When helping some clients with yearend W-2’s, there were problems with the FICA reporting. As we dug in, turns out that when the employee joined the company, they were close to the FICA limit and didn’t want to exceed it, so the employer agreed to consider previous FICA contributions and only take the difference through the end of the year—that’s not how this works.
Let’s stick with the FICA situation. Regardless of when a new employee starts, the FICA rules begin. And you the employer have to match those contributions. It is possible that between you and the previous employer, the total employer contribution will exceed the limit, and the government is just fine with that.
As for the employee, at the end of the year they’ll have more than one W-2. If between them the employee has contributed beyond the limit, they can handle that on their tax return. Get with your CPA on this, but I believe it’s considered as an overpayment that can be used against any taxes owed. This is how the employee will be made whole.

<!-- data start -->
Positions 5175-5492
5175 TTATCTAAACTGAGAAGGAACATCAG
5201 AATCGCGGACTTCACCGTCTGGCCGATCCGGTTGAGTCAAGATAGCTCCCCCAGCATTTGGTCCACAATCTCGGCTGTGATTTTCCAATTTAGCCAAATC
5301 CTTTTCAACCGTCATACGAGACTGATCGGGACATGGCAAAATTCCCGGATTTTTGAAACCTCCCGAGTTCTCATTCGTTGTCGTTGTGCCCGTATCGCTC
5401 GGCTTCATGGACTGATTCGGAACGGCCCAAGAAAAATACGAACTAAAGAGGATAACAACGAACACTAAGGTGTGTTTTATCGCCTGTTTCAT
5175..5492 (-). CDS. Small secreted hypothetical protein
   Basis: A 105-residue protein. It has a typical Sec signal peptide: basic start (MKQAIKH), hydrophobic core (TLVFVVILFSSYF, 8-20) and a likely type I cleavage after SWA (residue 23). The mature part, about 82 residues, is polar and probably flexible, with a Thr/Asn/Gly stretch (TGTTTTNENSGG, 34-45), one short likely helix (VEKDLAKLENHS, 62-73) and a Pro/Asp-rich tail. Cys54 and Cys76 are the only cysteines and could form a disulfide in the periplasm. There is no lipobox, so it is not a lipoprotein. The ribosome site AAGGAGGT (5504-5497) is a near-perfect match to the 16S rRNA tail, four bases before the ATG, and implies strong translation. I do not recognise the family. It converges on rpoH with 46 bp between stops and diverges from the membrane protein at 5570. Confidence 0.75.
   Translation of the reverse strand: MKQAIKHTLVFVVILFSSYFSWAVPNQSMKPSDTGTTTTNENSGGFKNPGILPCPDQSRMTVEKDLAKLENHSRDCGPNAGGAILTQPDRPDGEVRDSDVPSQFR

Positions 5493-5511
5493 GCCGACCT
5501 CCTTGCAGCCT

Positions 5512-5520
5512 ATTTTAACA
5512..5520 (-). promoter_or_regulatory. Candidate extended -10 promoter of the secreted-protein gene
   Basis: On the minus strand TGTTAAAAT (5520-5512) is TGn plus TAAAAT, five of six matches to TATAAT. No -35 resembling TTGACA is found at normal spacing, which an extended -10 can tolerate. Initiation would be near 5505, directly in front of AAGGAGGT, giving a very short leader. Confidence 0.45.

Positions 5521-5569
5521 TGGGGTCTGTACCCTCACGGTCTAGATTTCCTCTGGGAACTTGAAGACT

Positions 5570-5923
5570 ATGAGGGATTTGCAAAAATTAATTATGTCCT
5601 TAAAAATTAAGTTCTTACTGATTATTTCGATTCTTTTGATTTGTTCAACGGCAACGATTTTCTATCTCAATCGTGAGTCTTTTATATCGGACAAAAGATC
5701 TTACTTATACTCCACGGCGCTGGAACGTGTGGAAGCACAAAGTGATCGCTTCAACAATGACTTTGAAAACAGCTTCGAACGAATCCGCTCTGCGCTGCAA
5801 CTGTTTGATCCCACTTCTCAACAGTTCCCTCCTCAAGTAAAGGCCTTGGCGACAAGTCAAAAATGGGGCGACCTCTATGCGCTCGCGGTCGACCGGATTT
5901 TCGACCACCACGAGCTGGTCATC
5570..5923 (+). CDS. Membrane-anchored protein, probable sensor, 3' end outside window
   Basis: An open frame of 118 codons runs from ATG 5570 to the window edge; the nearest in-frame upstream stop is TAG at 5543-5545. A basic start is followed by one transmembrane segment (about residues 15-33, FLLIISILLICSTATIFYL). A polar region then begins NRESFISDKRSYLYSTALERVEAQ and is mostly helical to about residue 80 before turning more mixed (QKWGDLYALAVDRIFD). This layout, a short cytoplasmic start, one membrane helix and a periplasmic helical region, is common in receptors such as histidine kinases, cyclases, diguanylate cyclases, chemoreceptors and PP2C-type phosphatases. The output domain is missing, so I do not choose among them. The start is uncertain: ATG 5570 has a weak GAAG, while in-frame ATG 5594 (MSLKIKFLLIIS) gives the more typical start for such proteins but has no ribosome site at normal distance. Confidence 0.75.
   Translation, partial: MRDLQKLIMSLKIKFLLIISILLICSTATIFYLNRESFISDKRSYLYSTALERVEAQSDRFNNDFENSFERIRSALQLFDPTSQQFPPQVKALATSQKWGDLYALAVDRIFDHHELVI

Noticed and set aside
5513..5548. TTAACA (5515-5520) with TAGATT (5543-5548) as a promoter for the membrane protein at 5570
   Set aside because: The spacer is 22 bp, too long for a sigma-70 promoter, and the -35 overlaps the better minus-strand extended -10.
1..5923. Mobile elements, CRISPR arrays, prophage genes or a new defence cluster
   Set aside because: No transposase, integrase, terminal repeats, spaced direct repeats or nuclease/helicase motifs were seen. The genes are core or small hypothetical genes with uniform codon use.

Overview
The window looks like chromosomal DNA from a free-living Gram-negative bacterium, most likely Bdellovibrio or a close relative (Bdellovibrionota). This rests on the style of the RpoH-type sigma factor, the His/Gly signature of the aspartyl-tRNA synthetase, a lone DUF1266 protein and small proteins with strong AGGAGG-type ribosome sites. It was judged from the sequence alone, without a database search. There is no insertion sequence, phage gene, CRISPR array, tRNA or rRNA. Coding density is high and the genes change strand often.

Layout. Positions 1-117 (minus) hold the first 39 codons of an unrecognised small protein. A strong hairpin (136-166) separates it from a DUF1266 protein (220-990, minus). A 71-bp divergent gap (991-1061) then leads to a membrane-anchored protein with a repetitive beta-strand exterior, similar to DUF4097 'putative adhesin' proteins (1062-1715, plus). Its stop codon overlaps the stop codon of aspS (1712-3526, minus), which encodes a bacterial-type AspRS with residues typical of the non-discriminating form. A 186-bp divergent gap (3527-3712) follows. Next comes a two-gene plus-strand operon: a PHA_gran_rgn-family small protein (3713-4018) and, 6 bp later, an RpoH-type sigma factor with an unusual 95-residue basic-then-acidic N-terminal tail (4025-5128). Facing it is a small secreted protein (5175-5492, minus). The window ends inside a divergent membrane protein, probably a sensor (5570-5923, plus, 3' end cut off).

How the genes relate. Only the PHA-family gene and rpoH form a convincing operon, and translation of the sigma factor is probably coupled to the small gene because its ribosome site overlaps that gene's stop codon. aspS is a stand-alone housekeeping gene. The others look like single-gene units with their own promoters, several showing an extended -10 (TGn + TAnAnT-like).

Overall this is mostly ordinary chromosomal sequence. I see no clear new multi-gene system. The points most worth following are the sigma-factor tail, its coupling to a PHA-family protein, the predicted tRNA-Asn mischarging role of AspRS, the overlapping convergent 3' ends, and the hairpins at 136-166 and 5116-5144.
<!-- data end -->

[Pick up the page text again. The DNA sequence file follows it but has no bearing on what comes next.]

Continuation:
The SUTA and FUTA limits are handled the same way, and they’re a much lower bar. If an employee has 3 jobs and earns at least $7,000 at each job over the year, each employer will pay the FUTA contribution for that employee. Same thing for State Unemployment.
Bottom line: You can’t override the calcs for a new employee. They need to pay in, and you need to match.—CMW